Wrestling on Worldview

A program note: I’m going to appear on Chicago Public Radio’s Worldview to discuss my new book “Wrestling in the Daylight” with Jerome McDonnell on Wednesday, September 5, 12:00 pm (Central). Locals can tune in at 91.5 – everyone else can catch it streaming from the WBEZ website.

Chicagoans: the gala launch party for “Wrestling” will take place this Thursday, September 6, 7:00 pm at The Book Cellar in Lincoln Square. (Click here for the FB event page).

Hope to see you there!


5 Comments on “Wrestling on Worldview”

  1. I read your post at Mondoweiss on your transformation.

    My understanding of the term “tikkun olam” is to make whole. It is an expression of caring, nearly equivalent to the native American term “all my relations”.

    The majority of my relations are close to home, God, self, wife, children, mother, close friends, extended family, neighborhood, community, professional colleagues, regional political participation, Judaica (, family of families, including Israel), US, humanity, in that order of importance and magnitude.

    Most Americans, most Jews, are not that involved in their communities, even their families. We all live largely in the various anonymous commercial and other abstracted relations that comprise modern, and urban cosmopolitan life.

    Its a great thing that you are so concerned about others’ community. Its clear from your commitment to rabbinic life, that you are concerned about the community that you are a part of, that you lead.

    If the two are compatible, you will have found a way to live ethically in all your relations. If they are an either/or, not ultimately compatible, and you choose Palestinian solidarity over commitment (in time and personal sentiment) to the community that you serve, then you will have chosen a self-defining way to alienate your relations in favor of solidarity.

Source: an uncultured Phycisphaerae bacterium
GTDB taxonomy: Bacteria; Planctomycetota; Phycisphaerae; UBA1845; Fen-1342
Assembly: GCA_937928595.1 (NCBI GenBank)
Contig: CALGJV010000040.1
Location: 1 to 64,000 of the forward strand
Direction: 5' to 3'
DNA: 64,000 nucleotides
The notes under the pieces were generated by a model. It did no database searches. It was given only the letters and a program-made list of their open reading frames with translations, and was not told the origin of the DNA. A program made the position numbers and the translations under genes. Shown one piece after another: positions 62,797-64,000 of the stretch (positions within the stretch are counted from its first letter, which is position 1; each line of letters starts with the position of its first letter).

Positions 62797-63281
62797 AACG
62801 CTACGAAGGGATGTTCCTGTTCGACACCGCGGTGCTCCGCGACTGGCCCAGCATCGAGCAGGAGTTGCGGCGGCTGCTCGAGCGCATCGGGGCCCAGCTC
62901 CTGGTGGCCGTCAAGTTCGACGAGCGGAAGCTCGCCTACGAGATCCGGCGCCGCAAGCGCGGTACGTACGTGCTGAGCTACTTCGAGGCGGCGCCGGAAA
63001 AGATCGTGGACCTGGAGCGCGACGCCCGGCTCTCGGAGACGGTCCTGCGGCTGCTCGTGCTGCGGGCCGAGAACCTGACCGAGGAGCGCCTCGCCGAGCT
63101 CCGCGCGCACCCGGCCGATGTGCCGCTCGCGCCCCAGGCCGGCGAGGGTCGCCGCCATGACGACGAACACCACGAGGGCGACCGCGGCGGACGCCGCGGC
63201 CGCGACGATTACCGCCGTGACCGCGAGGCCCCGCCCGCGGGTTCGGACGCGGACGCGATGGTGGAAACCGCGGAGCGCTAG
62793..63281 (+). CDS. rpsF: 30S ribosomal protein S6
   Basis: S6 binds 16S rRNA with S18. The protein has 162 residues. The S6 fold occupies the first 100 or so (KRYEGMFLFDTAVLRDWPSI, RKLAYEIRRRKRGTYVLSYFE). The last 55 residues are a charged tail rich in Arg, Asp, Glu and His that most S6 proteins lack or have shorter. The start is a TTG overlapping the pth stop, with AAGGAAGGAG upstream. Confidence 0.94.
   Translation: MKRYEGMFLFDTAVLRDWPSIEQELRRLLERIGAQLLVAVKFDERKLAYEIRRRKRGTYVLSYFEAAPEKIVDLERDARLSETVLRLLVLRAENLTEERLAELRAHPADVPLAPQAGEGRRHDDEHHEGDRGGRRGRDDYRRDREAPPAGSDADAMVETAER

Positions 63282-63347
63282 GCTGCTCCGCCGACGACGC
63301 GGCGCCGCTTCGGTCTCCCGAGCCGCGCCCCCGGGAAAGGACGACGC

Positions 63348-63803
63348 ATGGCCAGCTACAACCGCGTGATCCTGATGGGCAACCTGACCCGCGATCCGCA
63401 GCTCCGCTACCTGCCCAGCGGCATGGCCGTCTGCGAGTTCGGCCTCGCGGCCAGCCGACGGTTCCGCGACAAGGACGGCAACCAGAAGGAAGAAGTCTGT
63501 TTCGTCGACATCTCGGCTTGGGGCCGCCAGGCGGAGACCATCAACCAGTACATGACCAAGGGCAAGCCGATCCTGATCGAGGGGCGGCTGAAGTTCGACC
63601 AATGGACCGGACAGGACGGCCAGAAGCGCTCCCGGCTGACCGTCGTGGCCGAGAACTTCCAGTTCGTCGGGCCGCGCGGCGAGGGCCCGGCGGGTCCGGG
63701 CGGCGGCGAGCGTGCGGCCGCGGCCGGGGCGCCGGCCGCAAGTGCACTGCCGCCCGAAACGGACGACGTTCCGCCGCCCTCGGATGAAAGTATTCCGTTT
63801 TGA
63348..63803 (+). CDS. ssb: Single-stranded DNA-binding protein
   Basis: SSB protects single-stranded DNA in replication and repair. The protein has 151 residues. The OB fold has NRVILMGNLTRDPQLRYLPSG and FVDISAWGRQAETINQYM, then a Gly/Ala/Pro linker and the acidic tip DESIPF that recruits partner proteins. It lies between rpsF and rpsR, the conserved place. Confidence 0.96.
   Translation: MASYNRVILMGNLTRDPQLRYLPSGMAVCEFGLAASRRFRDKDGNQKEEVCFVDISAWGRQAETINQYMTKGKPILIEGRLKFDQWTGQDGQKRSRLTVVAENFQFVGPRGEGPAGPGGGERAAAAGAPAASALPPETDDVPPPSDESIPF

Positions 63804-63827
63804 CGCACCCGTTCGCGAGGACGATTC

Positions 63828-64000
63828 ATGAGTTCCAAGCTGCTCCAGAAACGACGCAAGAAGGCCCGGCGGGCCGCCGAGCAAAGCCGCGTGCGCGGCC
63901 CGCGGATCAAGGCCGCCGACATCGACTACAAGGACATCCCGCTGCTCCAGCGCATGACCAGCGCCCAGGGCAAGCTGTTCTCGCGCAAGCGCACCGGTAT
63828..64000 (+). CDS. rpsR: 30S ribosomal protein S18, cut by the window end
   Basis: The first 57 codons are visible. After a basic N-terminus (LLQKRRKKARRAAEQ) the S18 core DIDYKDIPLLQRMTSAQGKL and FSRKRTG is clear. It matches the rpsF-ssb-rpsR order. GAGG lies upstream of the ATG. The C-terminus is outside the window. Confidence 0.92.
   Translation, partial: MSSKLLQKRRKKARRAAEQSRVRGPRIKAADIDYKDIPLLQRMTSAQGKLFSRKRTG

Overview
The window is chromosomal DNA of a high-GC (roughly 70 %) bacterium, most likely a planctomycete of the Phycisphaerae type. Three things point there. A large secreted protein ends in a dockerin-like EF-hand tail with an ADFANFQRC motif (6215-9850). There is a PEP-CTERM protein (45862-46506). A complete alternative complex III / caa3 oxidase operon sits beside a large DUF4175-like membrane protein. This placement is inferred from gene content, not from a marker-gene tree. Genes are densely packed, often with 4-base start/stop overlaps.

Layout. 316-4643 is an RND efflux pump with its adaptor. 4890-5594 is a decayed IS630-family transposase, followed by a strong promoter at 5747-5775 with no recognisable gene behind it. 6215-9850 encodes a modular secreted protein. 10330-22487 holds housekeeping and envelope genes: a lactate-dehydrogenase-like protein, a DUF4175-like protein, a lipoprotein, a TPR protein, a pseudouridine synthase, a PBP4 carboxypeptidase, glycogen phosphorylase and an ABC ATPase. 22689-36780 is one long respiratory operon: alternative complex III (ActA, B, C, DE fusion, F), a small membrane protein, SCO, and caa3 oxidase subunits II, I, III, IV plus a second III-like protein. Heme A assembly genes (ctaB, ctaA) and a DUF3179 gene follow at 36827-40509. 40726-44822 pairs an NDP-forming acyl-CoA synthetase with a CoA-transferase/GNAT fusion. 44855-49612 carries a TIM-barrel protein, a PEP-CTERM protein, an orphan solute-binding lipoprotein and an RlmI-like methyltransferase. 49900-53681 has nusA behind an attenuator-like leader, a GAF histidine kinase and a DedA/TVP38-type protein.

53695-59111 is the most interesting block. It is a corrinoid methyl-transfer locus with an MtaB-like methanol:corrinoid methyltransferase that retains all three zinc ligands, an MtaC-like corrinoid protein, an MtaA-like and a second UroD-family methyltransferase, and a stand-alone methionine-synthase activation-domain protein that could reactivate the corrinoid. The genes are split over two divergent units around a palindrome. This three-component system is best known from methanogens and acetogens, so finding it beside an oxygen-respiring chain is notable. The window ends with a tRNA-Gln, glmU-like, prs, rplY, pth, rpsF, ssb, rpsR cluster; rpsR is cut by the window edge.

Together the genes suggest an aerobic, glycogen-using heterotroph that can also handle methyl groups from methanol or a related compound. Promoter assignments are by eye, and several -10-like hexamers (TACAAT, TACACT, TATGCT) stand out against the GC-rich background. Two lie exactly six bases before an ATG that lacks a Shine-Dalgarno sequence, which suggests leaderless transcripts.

What I call “making holes”, that looks like “making wholes”.

    The relations of Israel to the rest of the world, to Palestine (the West Bank is smaller than and surrounded by Israel) or to the Arab or Islamic world (Israel is smaller than and surrounded by the Arab world). It fits the common form of fractals.

    Both are true. Both the nakba and the holocaust continue.

  2. Jaxx says:

    Hello,
    I unfortunately caught only the briefest moment on NPR today, but it sounded like something I’d want to hear more about. Pardon me if my comments may be redundant given my new status here. I was wondering about the view of Jews as the chosen people, and how that may influence their position of entitlement vis-a-vis Israel. Are US Jews placeholders for what is viewed as redemption via the “return” to Israel as a one-state land? To your point, Rabbi, is the historical position that Jews have been victimized (more than other ethnicities) something that prevents Jews from joining with the rest of the world, and perpetuates the stranglehold on open discussion, as well as on forward movement?

    • Hi Jaxx, thanks for reading and weighing in.

      I think it is difficult to generalize about Jews’ relationships to Israel as state and as a homeland. While there are undoubtedly some Jews whose connections are influenced by the literal Biblical concept of chosenness, I think the relationship is ultimately more complex and affected by a variety of factors, including historical memory and political ideology. No, I don’t believe we can make any general assumptions about the motivation of American Jews vis a vis Israel as “placeholders.” It’s important to note that while the communal American Jewish establishment focuses on Israel to a degree that many find obsessive, a recent study has revealed that only 4% of American Jews cited Israel as their priority in the current election.